Starting Your Baby on Solid Foods: Part 2

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Baby Food Recipe
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Progressing Through the Stages of Solids

As you introduce your baby to solid foods, the type and texture of the foods you offer will change as they grow. In the beginning, you will want to start with single-ingredient purées, with a very thin, almost watery consistency. As your baby progresses, you will start to thicken your purées more and add more ingredients. Eventually, you will forgo the smooth purées and move on to chunkier purées. Instead of using your blender or food processor, you’ll start mashing your ingredients together with a fork or potato masher to get your baby accustomed to new textures. Finally, your baby will move on to table food, which can be chopped into bite-size pieces.

 

4–6 Months

When your baby first begins solids, you will start out giving them single ingredient foods like single grain cereals, vegetables or fruit purées. Starchy, sweet vegetables like sweet potatoes, squash and peas are all good choices. Mild, low-acid fruits like apple and pear also make for nice options. Or, if you prefer, you can start with a simple, no-cook purée like avocado or banana.

Thin your purées as needed with breast milk or formula.  For the first few feedings, begin with a few teaspoons of food. As your baby gets used to the idea of eating from a spoon, the teaspoons will soon turn to tablespoons.

6–9 Months

Continue giving your baby a wide variety of single purées, and start combining them to broaden their palate. You can begin to introduce all sorts of fruits, like peaches, cherries and melons. Include different colored vegetables, like green beans, cauliflower and beets. You can also introduce puréed meat like beef, chicken, turkey or lamb, which are all good sources or iron, a critical mineral that your baby needs at this age. You can also introduce beans and legumes like black beans, lentils and split peas, which are high in protein and iron. While you should still hold off on cow’s milk until your baby is 1 year old, you can introduce yogurt, eggs and some cheese (like cottage cheese and cheddar), which are more easily tolerated.

As you expand your baby’s palate, make sure to introduce new ingredients one at a time to watch for any adverse reactions. Start using herbs and spices to flavor your baby’s food—baby food does not have to be bland!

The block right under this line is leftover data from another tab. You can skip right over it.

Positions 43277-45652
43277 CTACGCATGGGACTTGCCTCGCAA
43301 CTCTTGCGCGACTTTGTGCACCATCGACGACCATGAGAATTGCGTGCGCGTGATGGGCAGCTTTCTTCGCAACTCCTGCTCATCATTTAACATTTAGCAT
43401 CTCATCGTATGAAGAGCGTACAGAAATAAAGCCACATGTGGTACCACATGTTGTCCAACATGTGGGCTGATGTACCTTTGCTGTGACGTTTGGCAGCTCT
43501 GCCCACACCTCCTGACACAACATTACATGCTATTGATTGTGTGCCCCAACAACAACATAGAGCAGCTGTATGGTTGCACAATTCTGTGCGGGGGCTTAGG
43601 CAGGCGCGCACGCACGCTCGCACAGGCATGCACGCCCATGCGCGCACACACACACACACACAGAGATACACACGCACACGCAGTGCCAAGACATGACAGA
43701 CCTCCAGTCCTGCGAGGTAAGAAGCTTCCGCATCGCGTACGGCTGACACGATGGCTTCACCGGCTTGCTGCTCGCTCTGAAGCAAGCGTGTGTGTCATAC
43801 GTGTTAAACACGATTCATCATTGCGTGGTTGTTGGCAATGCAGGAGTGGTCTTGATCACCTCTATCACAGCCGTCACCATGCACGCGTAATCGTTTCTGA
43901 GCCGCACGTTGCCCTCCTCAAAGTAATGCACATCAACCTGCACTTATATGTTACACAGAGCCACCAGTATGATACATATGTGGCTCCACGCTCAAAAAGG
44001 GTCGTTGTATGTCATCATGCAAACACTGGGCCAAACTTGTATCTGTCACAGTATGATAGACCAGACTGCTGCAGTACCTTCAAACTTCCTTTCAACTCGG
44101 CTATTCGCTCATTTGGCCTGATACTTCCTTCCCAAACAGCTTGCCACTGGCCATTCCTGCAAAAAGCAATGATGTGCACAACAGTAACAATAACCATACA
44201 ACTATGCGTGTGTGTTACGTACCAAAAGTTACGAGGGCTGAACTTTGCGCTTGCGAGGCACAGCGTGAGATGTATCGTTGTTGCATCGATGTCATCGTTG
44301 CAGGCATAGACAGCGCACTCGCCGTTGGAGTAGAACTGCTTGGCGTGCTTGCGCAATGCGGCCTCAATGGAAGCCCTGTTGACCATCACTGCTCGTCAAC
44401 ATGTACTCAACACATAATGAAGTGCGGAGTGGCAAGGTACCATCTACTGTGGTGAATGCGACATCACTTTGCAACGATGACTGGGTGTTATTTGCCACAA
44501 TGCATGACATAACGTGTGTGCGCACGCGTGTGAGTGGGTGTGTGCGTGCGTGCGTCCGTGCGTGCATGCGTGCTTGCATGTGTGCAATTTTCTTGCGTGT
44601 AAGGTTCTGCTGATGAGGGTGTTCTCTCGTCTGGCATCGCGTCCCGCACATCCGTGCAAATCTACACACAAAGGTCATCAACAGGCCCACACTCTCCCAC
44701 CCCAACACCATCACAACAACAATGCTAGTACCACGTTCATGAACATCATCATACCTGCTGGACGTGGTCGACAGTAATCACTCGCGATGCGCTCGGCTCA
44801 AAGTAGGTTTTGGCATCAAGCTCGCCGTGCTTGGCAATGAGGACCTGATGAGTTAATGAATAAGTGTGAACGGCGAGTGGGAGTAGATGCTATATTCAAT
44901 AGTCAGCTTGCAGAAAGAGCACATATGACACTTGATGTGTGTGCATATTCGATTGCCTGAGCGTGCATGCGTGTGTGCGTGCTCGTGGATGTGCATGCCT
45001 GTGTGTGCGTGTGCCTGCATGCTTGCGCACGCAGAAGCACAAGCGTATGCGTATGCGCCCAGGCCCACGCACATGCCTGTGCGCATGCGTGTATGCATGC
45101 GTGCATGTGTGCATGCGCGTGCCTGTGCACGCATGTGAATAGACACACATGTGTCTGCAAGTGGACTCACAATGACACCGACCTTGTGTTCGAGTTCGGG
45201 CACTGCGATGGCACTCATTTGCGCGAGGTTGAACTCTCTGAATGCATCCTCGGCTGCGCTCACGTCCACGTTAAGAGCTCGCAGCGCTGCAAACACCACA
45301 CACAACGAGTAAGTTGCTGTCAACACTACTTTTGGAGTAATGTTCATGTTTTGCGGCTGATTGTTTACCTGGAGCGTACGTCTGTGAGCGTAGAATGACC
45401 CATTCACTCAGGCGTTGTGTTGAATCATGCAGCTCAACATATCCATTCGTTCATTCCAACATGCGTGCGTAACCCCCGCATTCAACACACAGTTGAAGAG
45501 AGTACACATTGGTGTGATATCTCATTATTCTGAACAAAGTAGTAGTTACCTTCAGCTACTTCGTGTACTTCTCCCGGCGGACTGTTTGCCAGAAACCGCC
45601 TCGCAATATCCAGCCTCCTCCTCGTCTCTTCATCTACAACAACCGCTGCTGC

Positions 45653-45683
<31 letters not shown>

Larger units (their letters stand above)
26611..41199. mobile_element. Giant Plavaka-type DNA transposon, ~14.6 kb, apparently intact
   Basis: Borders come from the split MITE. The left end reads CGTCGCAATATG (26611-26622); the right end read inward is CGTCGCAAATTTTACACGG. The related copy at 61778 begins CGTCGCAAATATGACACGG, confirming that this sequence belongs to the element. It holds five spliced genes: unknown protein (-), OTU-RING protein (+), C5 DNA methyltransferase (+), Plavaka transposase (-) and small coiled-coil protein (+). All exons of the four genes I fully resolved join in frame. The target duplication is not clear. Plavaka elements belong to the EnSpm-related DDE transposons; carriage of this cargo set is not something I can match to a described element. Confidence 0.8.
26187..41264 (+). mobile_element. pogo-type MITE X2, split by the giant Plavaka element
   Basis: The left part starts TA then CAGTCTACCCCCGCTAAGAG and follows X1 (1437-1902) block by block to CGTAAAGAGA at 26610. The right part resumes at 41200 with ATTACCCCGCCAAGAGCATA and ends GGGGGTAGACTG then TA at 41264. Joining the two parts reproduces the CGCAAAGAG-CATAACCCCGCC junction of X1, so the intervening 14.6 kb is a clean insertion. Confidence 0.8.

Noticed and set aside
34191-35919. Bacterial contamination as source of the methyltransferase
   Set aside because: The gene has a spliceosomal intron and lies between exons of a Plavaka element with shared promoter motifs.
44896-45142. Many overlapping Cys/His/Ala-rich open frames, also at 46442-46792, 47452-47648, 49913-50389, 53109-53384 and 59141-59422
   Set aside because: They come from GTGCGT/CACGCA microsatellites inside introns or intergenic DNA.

9–12 Months

As your baby gets older, they will become better at chewing so you can start making food with a lumpier, mashed consistency, rather than smooth purées. You can also start introducing finely minced meat (as tolerated) instead of puréed. Although babies won’t develop their molars until around 1 year, they are very effective at mashing food between their gums. Start giving your baby combination meals, which combine fruits, vegetables, proteins, grains and dairy.

By 8–10 months, infants begin to develop the pincer grasp, which lets them pick up objects between their thumb and forefinger. You can now start introducing finger foods like cooked, soft pieces of carrots or sweet potato, O-shaped cereal, small pieces of ripe pear or peach, small pasta, or scrambled eggs.

 

12-18 Months

Your little one has now been introduced to all of the different foods groups, and has quite a bit of experience under their belt! If you haven’t done so already, pull their chair up to the table so that they can participate in family meals. At this age, they can eat table food that is cut into small pieces, like pasta, stews and quesadillas. Encourage self-feeding with utensils and start phasing out formula and baby purées. You can now introduce ingredients like cow’s milk and honey. Continue to offer your baby, as well as the rest of the family, a wide variety of textures, tastes and food experiences. Around this age, you can start offering 2–3 nutritious snacks a day in addition to meals.

 

18 Months +

With age comes increasing independence. Your little one may soon become more interested in walking and exploring than sitting still and eating. Toddlers’ eating habits are notoriously unpredictable, but try to eat together as a family as often as possible. If your little ones see the rest of the family enjoying their food, it will encourage them to eat. Also, it’s okay to let them play with their food—eating should be an enjoyable experience, and playing with their food is a totally normal way for babies to learn to accept foods that are new and different. Don’t worry if your toddler doesn’t eat consistent amounts at every meal. Although this may be frustrating, it is completely normal. Over time, they will get all the nutrients they need to grow.

 

 


For more information about starting your baby on solids including detailed feeding schedules, refer to Dr. Ruder’s book: Natural Baby Food: 150 Wholesome, Nutritious Recipes For Your Baby and Toddler.


 

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About the Author


Dr. Sonali Ruder

Sonali is a board certified Emergency Medicine physician, trained chef, mom, recipe developer, and cookbook author. She developed an interest in cooking when she was doing her residency training in Emergency Medicine in New York City. After several years of experimenting in her kitchen and competing in cooking competitions, she decided to take her passion one step further and enrolled in culinary school. After treating patients with chronic diseases in the Emergency Room every day for many years, she developed an interest in the role that food and diet can play in preventing disease. Instead of simply writing a prescription, she started counseling patients on ways they could take control of their health through dietary and lifestyle changes.

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